Resiliency+ Roundup November 2020
November 24, 2020
The Resiliency journey for civil society organizations (CSOs) entails a commitment to self-reflection and recalibration, even while political or situational storms are raging around us. There is often not one correct answer, nor one perfect tool or quick solution; rather, CSO leaders at all levels need to come together to build on each other’s strengths and offer each other support as we try to incorporate a resiliency mindset to not only survive but thrive – together.
PartnersGlobal is pleased to share some of the wisdom and resources we have recently encountered that can help with that process of self-reflection and recalibration, organized by each of the seven key factors of civil society resiliency in the PartnersGlobal Resiliency+ Framework.
Adaptive Capacity: Preparing for the Unknown
Navigating Adaptive Approaches for Development Programmes: A Guide for the Uncertain: This working paper from ODI compares six of the most prominent adaptive approaches: three from the world of innovation, largely in the private sector (agile, lean startup and human-centered design), and three from the global development sector (thinking and working politically, forms of adaptive management and problem-driven iterative adaptation).
Find inspiration in the cartoons from Marketoonist that poke fun at the limitations of strategic planning and remind us of the importance of being agile during times of flux.
Business Acumen: Entrepreneurial Mindset
Are you trying to take your fundraising events online? Mobile Cause and TechSoup have released a Tech Setup Guide for Virtual Fundraising Events eBook to help non-profits incorporate the best virtual tools and practices to host virtual fundraisers.
This paper from NetHope presents differences between organizations that use technology as a utility (i.e., ‘Tech-Enabled’ nonprofits) versus organically (i.e. ‘Digital’ nonprofits), highlighting the need for organizations that are resource-constrained to focus on what matters most by continuously applying relevant technologies and innovation in their operations and program activities.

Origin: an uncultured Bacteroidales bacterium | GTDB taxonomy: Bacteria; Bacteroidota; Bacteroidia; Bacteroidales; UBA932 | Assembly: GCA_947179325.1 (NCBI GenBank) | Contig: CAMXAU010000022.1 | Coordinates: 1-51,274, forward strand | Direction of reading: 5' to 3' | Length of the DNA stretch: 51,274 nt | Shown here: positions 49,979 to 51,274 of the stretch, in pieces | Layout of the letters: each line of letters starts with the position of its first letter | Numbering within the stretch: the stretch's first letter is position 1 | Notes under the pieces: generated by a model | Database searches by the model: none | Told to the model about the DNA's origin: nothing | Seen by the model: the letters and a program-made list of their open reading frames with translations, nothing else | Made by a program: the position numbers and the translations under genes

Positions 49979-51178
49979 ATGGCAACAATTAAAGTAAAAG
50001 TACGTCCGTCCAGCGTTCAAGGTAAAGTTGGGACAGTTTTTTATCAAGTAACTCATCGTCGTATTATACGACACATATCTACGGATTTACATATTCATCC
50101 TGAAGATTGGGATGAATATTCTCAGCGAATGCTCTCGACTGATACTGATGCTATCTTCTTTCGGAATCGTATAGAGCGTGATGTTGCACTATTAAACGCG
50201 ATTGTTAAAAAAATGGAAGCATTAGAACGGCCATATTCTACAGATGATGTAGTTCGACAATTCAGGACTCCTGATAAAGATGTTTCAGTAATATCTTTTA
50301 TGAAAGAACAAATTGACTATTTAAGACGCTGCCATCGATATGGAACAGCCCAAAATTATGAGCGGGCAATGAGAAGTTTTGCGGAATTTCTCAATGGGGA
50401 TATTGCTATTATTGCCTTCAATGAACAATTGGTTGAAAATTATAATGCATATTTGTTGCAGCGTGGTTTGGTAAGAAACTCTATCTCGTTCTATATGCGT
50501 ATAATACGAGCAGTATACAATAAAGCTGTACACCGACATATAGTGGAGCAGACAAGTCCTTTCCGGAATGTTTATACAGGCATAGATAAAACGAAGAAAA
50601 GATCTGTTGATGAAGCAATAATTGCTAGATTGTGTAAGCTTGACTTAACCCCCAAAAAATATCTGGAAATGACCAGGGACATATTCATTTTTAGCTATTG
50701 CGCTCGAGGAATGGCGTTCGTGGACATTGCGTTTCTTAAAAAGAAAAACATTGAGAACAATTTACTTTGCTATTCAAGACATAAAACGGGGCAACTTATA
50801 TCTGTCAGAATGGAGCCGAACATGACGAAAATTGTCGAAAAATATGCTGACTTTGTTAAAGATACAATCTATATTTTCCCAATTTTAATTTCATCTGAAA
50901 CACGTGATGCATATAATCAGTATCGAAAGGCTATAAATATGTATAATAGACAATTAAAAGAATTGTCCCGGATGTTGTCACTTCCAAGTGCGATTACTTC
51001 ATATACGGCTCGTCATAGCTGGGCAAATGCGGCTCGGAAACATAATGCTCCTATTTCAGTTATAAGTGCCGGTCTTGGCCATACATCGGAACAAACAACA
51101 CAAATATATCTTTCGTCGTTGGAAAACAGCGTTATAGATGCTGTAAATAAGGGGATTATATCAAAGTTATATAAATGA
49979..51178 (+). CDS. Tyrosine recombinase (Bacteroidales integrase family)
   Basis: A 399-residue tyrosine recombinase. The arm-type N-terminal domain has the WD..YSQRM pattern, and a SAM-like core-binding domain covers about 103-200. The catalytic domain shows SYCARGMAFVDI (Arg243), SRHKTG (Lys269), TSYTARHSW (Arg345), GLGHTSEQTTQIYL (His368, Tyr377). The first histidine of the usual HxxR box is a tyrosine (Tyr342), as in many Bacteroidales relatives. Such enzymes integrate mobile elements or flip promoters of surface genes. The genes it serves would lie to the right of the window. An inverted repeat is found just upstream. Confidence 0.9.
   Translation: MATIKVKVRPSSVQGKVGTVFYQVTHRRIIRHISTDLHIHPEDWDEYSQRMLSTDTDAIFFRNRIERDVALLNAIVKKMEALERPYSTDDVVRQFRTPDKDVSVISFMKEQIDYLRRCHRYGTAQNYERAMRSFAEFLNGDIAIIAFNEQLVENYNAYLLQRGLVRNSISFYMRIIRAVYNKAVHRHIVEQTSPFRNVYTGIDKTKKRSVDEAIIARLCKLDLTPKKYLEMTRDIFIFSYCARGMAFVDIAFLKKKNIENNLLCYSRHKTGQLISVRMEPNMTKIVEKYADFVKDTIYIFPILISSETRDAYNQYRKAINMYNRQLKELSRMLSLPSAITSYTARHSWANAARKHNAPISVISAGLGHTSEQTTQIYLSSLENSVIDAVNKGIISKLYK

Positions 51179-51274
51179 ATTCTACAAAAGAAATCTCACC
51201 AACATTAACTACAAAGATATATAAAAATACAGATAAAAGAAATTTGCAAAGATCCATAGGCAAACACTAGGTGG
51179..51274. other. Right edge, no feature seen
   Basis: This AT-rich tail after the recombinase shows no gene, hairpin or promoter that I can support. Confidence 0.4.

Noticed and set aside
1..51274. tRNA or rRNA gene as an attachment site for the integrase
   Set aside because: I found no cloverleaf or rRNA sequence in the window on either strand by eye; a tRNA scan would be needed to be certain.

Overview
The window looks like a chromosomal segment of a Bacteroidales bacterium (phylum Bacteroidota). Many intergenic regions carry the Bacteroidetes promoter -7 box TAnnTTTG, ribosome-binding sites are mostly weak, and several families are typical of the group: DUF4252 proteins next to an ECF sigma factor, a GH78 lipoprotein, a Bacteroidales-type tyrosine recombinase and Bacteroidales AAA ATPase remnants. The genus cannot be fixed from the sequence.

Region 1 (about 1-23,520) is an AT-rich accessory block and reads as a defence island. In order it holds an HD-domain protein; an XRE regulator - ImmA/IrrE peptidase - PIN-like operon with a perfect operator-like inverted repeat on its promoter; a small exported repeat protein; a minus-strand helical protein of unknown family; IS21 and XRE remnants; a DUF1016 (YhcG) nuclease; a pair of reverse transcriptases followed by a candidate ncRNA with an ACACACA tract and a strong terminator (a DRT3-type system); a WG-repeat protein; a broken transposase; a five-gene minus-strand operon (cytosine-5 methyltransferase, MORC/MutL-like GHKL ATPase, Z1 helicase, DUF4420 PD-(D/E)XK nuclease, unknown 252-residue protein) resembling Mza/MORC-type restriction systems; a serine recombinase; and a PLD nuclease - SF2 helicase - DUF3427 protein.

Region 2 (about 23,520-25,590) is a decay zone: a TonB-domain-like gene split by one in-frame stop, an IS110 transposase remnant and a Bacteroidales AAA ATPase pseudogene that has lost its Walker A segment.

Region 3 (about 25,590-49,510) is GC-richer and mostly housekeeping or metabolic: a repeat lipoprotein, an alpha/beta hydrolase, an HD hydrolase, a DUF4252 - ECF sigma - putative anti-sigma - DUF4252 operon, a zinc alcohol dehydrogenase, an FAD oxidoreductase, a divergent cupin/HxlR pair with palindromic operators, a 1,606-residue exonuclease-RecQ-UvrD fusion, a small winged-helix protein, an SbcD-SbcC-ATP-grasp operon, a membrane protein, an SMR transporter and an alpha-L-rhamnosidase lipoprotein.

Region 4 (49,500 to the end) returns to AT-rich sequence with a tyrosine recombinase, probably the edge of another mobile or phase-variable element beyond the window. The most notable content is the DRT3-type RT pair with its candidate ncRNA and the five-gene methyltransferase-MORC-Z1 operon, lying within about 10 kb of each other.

Situational Awareness: Systems Thinking
The Waters Center for Systems Thinking has a series of tools and strategies on their website, including a fun card game to help you and your team uncover the Habits of a Systems Thinker. For example, do you consider issues fully and resist the urge to come to quick conclusions?
Systems Innovation provides a useful tool, “The Iceberg Canvas”, to start thinking about and mapping out the different levels of a system you are dealing with – including observable events, underlying patterns, supporting structures, and ultimately the mental models used.
Resiliency Ethos: Embracing Uncertainty
In this article, Mirjam Neelen reflects on the difference between organizational learning and becoming a “learning organization,” including a review of ways to analyze and assess the extent to which an organization has a learning culture.
The Ford Foundation recently released a new Cybersecurity Assessment Tool, designed to measure the maturity, resiliency, and strength of an organization’s cybersecurity efforts. They have created this questionnaire with busy non-technical civil society organizations in mind. The assessment covers four key areas: (1) Operational Security; (2) Device Security; (3) Account Security; and, (4) Associated Risks.
Engaging the Narrative: Intentional Communications
When faced with misleading, inaccurate, and untruthful statements about our issues, the best way to counter false information is to tell our affirmative story in ways that overcome the other side’s falsehoods. This article by the The Opportunity Agenda explains why we should avoid myth-busting in our communications.
Caroline Cassidy from On Think Tanks provides an excellent overview of seven key learnings on Narrative Change to help spark ideas about narratives within your own work, taking from the expertise of change makers from around the globe who are grappling with narratives every day.
Connectedness: Greater than the Sum of its Parts
Tectonica surveyed hundreds of advocacy organizations in Europe to then develop a Five-Part Framework for Digital Organizing that breaks down the full spectrum of online activities in people-powered efforts to impact political change and classifies them into five major categories.
Curtis Ogden wrote a useful summary of “Lean Weaving” for the Interaction Institute for Social Change in which he describes that actions for resilience must happen at more local and regional levels, connecting diverse players in a place, helping to encourage more robust exchanges of all kinds and culture building. Lean weaving would entail ensuring that smaller systems remain alert, quick, and flexible so as to experiment, learn, and adapt.
Legitimacy: Radical Transparency and Constituent Engagement
Kevin Xu, the Founder of Human Heritage Project and the CEO of MEBO International, discussed in Forbes the fact that nonprofit organizations are usually good about gathering feedback but can struggle to incorporate it into their constituency engagement strategies. He offers three creative and concrete recommendations for improving feedback processes within the nonprofit sector.
The West Africa Civil Society Institute has converted their Social Accountability Guide into a training program for CSOs in Liberia. They recently presented their experience in enhancing the skills of CSOs to implement innovative social accountability initiatives and reinforce effective engagement in promoting social accountability, as well as their experience influencing CSOs to initiate a community of practice of social accountability champions.